Australia’s new philosophy of freshness

Andrew Hardy of Petaluma believes so passionately in the potential of Adelaide Hills Chardonnay, that he thinks the best wines from the region now offer a viable alternative to Burgundy.

Mac Forbes of Mac Forbes Wines

“It’s all about fruit here – more malic and less malo. Styles have become more restrained in the Adelaide Hills and we’re getting more of that gunflint character, but we have to keep our luscious style – creamy and complex with bodyweight and texture from the oak, which complements it. We used to be making 100% malo Chardonnays with a lot of new oak but we’ve been reining it in and our oak formats are getting bigger,” he says.

Chardonnay is the most important and exciting variety we have and it will make or break us.” Dan Coward of Shaw and Smith believes climate change has played its part in changing the style of Chardonnay made in the region. “Adelaide Hills Chardonnay has changed so much since climate change. You wouldn’t have dreamt of picking in February and now most people have finished picking by then,” he says.

Chester Osborn of d’Arenberg

“We’re trying to get back to the fruit and build up texture. Generosity of fruit is very important for Chardonnay from the Hills. Oak use has dropped off dramatically – winemakers are playing a lot more to the fruit character now.” Site selection for grape sourcing is becoming increasingly important in Australia for all varieties.

Big guns Penfolds and Hardys are looking to the cool-climate regions of Tasmania, Tumbarumba, the Adelaide Hills, Yarra Valley and Victoria for their top Chardonnays – Yattarna and Eileen Hardy respectively.

“Different regions bring things to the blend – from Yarra Valley you get sweet lemon curd and creaminess, while Tasmania brings persistent acid and juiciness.

For me, the defining character of Eileen Hardy Chardonnay is the sweet fruit, peaches and cream, and lemon curd flavours that make it incredibly drinkable,” reveals Tom Newton, longtime chief white winemaker for Hardys and custodian of Eileen Hardy, who describes Chardonnay as his “blank canvas”.

On the red front, producers across the country are taking a growing interest in light and medium-bodied red varieties from France, Italy and Spain like Gamay, Grenache, Nebbiolo, Nero d’Avola, Barbera, Sangiovese, Tempranillo and Mencía.

This newfound interest has sprung up both out of a desire to experiment, their suitability to certain pockets of the country, and a desire on the part of sommeliers and consumers for easy-drinking reds to enjoy with food.

The influence and importance of Melbourne and its thriving restaurant scene can’t be underestimated. It’s so powerful, that it’s actively driving winemaking decisions and wine styles in nearby regions like the Yarra Valley.

“We’re hugely influenced and pushed by the trends in the Melbourne restaurant scene because we’re only an hour away from the city. We work closely with sommeliers and chefs on what new dishes they’re developing and the wines that might go with them. There’s a constant conversation about food and wine pairings,” reveals talented trailblazer Mac Forbes.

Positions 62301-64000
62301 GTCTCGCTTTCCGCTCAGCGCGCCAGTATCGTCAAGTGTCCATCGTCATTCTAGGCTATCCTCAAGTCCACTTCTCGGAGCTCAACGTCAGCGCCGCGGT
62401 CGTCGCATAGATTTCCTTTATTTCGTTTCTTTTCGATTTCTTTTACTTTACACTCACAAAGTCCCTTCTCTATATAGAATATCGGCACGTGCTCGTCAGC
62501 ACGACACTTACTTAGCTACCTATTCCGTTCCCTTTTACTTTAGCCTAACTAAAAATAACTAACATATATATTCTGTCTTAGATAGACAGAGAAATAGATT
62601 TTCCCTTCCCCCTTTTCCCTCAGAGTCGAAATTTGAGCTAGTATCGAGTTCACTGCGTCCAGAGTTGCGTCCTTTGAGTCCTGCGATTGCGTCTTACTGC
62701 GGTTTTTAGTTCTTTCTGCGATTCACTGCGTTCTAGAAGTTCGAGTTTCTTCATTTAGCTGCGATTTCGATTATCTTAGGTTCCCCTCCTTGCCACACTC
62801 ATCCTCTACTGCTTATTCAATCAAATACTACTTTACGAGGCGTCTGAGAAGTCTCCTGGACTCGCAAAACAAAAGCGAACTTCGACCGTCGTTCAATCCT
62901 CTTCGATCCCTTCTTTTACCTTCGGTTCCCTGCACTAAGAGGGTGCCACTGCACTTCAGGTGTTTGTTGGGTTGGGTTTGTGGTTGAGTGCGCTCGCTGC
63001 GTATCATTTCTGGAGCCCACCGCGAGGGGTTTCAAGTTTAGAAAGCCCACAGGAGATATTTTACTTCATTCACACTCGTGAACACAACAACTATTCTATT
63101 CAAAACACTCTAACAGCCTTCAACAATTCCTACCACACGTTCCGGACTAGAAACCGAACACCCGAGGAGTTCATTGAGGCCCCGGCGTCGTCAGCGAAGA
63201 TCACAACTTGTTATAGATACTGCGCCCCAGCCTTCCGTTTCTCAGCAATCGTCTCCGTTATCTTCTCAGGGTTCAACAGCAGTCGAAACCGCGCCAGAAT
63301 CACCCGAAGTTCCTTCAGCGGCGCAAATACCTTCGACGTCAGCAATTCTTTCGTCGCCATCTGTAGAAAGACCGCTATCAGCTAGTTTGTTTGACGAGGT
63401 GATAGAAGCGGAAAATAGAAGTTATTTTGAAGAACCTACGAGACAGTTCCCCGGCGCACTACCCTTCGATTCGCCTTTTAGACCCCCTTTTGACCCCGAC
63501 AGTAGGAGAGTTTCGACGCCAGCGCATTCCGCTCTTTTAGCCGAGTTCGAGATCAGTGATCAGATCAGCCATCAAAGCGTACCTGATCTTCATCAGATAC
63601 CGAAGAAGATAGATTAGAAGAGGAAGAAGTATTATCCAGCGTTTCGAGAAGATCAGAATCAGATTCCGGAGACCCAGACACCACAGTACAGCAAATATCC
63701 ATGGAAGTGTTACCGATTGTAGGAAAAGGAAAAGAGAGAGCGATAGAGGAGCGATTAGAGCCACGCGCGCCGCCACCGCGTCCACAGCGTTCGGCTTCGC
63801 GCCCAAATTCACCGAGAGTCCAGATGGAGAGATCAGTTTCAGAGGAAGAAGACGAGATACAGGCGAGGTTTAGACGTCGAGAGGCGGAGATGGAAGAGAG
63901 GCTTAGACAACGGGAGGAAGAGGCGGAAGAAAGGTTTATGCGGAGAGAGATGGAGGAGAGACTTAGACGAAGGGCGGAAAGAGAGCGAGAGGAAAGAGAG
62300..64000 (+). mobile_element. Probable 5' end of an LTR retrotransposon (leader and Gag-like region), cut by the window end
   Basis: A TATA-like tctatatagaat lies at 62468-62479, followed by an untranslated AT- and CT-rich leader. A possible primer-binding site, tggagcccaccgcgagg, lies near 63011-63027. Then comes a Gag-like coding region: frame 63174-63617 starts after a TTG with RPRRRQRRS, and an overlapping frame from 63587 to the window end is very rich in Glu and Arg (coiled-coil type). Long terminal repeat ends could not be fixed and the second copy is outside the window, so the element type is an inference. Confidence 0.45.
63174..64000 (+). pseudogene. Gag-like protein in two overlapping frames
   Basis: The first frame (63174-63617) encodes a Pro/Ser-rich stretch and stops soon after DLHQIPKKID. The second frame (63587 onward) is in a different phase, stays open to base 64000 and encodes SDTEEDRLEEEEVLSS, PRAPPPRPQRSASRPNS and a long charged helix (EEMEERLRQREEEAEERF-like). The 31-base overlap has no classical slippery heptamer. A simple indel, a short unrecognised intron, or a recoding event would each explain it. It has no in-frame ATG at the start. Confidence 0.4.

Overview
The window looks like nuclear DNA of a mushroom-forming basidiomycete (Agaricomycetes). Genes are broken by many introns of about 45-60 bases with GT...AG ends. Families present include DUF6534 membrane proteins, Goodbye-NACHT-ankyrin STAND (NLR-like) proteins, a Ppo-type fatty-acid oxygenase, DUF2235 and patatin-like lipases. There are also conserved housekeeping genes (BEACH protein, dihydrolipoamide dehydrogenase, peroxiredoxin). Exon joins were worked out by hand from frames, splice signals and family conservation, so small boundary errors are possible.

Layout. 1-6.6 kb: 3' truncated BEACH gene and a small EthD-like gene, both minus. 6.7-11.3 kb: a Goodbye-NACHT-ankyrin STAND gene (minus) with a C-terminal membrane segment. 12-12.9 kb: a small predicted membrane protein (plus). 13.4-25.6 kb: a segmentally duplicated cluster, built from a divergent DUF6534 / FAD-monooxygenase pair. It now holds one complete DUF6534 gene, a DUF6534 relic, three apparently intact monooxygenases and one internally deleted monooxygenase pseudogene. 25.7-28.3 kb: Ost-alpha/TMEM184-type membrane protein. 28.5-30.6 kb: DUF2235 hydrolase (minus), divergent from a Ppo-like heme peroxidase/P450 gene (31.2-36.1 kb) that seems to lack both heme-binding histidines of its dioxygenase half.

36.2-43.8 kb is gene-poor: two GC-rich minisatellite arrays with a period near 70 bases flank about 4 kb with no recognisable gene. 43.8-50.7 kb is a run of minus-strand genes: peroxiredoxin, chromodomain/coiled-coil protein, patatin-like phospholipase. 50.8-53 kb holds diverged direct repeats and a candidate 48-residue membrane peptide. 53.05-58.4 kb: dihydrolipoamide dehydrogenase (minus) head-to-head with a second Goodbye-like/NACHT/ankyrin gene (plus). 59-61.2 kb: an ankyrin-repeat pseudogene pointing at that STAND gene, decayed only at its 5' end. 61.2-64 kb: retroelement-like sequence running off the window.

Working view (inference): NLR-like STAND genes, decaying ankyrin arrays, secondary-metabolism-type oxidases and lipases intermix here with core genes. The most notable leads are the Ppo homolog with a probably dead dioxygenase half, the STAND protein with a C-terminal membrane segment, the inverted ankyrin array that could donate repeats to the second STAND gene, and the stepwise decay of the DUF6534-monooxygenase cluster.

He adds: “We harvest a month earlier than we used to in the Yarra Valley. We’re finding out which varieties suit our soils best at the moment. It’s hard to sum up the wines from the region as there’s such variety.

There’s a lot of experimenting going on and a willingness to try new things I think Nebbiolo, Barbera, Grenache, Sangiovese and Mencía all have a bright future here.” In the McLaren Vale, producers are united in their belief that they are collectively making the best Grenaches in the country.

“McLaren Vale Grenache is so fragrant and is halfway between Châteauneuf-du-Pape and Côte-Rôtie in style,” enthuses d’Arenberg’s ebullient chief winemaker Chester Osborn.

“Most of it comes from old vines, some of which are over a century old and dry grown. For me it’s like Pinot Noir – the Everest challenge I’m trying to climb. Grenache shows off the year and terroir more than any other variety that we work with, which is great – I love how sensitive it is.”

One Response to “Australia’s new philosophy of freshness”

  1. Emmanuel says:

    Superb article!
    Thank you so much for this great snapshot of the new generation of Australian wines.
    People like me (Oz Terroirs) who are trying to change the misconception about Australian wines, we need people like you to support us and share the information. Clearly, Australian wine is not anymore about big Shiraz & heavy/oaky Chardonnay, what’s hapenning in the Aussie cool climate wine regions is super exciting! Again, a BIG thank you.

Leave a Reply

Your email address will not be published. Required fields are marked *

Subscribe to our newsletters